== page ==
In many ways, the majority of camps are alike. Camps are places deeply rooted in tradition and history, often with fields, sport and non-sport programs, water-based activities, and food programs. But at their core, all camps are different. Camps are defined by two major pieces: the people and the culture. Whether they are good or bad, both people and culture create each camp’s identity. From time to time, culture needs to be evaluated and sometimes there is a need for it to change. The change, arguably, is the easy part. The hard part is realizing and admitting it is needed.

Each year camp professionals work hard to improve upon the prior summer. New program areas are built, activities are created, entertainment is booked, orientation is tweaked and reshaped, and so much more. All of this impacts culture, but most of the time all of this is done on autopilot. Yearly and monthly to-do lists are taken out and checked off, emails are sent around the same time every year, and eventually everything is running like an oiled machine. Yet, like all machines, at some point and time, a new and improved model needs to be implemented.

Before talking about how to implement a change in culture, we must first talk about what culture is and does. At its core, culture is a definition. Culture defines and creates a sense of identity and belonging, allows for communication and self-expression, highlights history and tradition, relates to social norms and values and, (potentially above all), promotes innovation and creativity.

Saying vs. Doing

Change is hard, especially when it comes to culture. For your culture to change, you need to change with it. Saying you want to change your culture is easy — actually implementing the change is the challenging part. Identifying the key pieces you want to change and creating a plan on how to change those pieces is a good place to start, but before you can even do that, you must be able to change your personal mindset. You cannot implement change if you are not open to change. Surrounding yourself with a team that challenges you as much as you challenge them is a great place to start.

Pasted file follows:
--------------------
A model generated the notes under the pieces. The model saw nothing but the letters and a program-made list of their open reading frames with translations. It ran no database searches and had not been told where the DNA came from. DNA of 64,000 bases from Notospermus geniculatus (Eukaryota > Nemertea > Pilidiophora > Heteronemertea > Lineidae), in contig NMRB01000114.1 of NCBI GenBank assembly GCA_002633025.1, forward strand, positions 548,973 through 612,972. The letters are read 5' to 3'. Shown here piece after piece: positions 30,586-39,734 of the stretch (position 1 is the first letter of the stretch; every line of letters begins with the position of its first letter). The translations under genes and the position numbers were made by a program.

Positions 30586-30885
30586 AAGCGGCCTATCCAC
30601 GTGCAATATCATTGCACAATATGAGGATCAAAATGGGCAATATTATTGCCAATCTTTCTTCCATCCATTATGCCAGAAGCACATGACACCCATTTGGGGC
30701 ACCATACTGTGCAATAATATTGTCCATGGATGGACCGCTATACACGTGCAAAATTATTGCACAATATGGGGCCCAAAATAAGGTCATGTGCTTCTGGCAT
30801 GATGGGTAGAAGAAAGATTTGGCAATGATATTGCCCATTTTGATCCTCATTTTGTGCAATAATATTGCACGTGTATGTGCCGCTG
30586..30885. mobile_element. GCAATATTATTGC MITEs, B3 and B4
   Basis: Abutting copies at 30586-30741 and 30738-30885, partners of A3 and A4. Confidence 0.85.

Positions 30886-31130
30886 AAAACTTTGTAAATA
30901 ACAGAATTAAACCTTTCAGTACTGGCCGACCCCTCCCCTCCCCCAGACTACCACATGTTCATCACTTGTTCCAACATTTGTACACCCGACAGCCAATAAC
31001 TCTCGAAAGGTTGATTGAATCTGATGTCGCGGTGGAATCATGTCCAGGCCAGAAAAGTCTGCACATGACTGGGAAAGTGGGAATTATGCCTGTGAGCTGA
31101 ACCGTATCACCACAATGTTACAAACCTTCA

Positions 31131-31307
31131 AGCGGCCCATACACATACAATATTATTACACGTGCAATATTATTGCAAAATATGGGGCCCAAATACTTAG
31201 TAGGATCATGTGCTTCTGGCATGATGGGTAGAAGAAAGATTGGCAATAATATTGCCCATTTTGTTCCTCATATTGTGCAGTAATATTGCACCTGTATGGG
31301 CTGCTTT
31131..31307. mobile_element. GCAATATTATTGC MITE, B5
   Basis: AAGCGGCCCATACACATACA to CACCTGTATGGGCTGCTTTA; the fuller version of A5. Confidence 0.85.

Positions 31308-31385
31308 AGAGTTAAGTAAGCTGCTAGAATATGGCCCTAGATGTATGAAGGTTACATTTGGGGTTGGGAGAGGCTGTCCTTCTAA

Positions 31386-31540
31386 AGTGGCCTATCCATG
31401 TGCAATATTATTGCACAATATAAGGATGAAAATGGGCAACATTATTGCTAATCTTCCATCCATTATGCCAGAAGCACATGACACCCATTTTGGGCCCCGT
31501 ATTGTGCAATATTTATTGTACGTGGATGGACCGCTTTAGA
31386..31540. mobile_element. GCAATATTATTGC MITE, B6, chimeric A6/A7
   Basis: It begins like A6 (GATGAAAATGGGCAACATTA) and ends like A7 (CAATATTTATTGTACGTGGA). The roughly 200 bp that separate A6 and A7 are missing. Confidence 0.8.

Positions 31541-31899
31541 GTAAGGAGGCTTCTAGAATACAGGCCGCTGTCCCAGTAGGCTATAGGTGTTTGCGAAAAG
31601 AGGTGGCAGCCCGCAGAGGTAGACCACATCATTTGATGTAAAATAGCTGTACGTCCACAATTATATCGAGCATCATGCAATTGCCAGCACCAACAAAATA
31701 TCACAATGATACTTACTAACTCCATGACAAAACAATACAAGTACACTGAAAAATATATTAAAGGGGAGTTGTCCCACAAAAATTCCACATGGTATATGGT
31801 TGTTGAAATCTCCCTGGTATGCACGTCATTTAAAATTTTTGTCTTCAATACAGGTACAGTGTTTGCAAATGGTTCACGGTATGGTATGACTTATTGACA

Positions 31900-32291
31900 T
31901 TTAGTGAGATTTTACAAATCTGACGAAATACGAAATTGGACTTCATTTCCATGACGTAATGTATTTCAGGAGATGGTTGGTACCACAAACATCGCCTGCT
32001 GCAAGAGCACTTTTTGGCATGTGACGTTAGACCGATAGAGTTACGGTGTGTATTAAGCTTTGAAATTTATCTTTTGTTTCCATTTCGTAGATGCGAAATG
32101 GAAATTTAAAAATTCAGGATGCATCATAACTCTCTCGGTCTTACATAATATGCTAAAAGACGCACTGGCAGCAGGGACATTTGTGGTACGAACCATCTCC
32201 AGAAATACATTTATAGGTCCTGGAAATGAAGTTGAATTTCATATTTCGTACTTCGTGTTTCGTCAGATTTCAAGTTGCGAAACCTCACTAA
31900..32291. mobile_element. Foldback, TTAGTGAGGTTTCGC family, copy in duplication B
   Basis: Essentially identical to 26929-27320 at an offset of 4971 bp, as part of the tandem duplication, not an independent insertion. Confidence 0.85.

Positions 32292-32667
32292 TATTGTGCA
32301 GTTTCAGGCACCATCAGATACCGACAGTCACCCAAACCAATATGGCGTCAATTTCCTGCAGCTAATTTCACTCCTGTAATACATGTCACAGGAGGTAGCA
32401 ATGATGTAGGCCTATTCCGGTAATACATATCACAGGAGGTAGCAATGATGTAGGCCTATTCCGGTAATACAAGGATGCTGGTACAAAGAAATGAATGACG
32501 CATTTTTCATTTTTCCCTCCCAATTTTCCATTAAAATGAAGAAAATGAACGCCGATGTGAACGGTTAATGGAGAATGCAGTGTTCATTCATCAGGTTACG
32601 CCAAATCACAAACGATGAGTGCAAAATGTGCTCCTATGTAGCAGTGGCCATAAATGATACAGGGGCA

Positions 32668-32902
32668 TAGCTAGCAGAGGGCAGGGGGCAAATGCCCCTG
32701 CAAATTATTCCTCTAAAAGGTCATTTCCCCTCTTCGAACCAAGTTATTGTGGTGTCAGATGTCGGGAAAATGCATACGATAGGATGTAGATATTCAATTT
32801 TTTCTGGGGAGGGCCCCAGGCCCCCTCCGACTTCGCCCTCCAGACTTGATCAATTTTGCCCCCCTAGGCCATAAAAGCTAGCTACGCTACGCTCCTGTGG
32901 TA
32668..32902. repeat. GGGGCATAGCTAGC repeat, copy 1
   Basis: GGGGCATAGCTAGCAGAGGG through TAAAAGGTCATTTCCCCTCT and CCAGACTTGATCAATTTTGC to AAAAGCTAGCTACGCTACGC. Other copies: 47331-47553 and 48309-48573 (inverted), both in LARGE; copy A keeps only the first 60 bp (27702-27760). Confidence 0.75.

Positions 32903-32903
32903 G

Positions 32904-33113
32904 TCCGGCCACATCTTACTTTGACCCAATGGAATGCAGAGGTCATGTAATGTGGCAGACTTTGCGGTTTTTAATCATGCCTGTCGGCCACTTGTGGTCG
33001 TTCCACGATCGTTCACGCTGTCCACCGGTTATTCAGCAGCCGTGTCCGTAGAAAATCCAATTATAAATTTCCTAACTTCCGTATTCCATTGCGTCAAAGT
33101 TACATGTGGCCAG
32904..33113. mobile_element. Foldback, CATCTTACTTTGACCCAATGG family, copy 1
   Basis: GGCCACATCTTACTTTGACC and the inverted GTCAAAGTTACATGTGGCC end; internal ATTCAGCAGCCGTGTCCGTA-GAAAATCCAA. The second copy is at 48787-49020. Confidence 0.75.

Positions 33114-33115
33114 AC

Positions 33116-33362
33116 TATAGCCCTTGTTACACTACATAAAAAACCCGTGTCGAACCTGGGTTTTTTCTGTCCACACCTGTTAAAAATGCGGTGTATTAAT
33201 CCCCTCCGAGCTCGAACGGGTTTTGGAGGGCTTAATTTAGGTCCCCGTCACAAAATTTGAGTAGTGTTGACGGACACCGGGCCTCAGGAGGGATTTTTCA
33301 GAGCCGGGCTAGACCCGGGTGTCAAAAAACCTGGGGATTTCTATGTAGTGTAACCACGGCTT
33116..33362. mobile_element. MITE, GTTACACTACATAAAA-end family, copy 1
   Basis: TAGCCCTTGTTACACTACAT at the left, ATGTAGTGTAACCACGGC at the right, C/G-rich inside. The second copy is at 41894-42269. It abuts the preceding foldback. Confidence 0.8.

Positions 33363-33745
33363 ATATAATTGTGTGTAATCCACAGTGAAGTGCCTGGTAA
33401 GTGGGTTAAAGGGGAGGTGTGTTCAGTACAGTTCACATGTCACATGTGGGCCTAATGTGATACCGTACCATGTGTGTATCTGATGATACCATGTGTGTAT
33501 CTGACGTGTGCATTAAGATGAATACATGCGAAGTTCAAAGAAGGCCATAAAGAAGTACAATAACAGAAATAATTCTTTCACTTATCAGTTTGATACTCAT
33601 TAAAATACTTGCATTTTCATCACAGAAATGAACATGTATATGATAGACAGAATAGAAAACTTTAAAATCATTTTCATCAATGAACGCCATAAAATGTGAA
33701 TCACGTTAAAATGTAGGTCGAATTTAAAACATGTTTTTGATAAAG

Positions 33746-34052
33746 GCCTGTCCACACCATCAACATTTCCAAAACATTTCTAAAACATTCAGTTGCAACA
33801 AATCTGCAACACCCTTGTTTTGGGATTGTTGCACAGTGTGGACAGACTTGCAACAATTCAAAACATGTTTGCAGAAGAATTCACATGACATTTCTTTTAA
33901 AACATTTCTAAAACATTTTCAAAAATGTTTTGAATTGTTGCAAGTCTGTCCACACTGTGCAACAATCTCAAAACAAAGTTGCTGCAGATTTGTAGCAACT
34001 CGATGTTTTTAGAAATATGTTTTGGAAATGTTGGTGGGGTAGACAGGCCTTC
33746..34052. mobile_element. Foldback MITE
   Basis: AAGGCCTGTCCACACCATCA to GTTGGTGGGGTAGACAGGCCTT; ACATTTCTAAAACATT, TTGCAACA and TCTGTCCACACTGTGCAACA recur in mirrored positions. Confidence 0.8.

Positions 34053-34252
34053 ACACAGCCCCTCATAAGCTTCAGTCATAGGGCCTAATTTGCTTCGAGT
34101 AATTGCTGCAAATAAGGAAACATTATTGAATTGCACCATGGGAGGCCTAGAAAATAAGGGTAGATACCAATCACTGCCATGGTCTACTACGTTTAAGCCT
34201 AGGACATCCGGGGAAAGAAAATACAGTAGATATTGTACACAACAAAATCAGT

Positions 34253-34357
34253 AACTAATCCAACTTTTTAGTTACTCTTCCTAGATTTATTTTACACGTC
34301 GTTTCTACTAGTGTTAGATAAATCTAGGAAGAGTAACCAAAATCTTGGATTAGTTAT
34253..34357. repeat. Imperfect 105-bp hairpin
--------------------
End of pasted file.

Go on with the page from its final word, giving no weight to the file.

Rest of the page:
Creating Staff Buy-In for Change

The staff response of “that’s how it’s always been done” could be the number one deterrent to change. A good response: “Who cares?" Just because “that is how it has always been done,” does not mean it cannot be done another way. Certain aspects can change without changing the tradition and history that is so deeply rooted in camp. It is not always that it needs to be done another way, but it can be beneficial to analyze why and how something is being done and ask yourself and your team “How can this be done better?” or “What will changing this process impact? Will it create more problems or open new possibilities?" By having the same old thinking, you will get the same old results.

Most people think that it starts at the top. The truth is, anyone can initiate change, but only if the culture allows it. Having staff buy-in is very powerful, and staff are essential pieces in changing culture. For staff to be your eyes, your ears, and your voice, when it comes to all things change, they need to be empowered.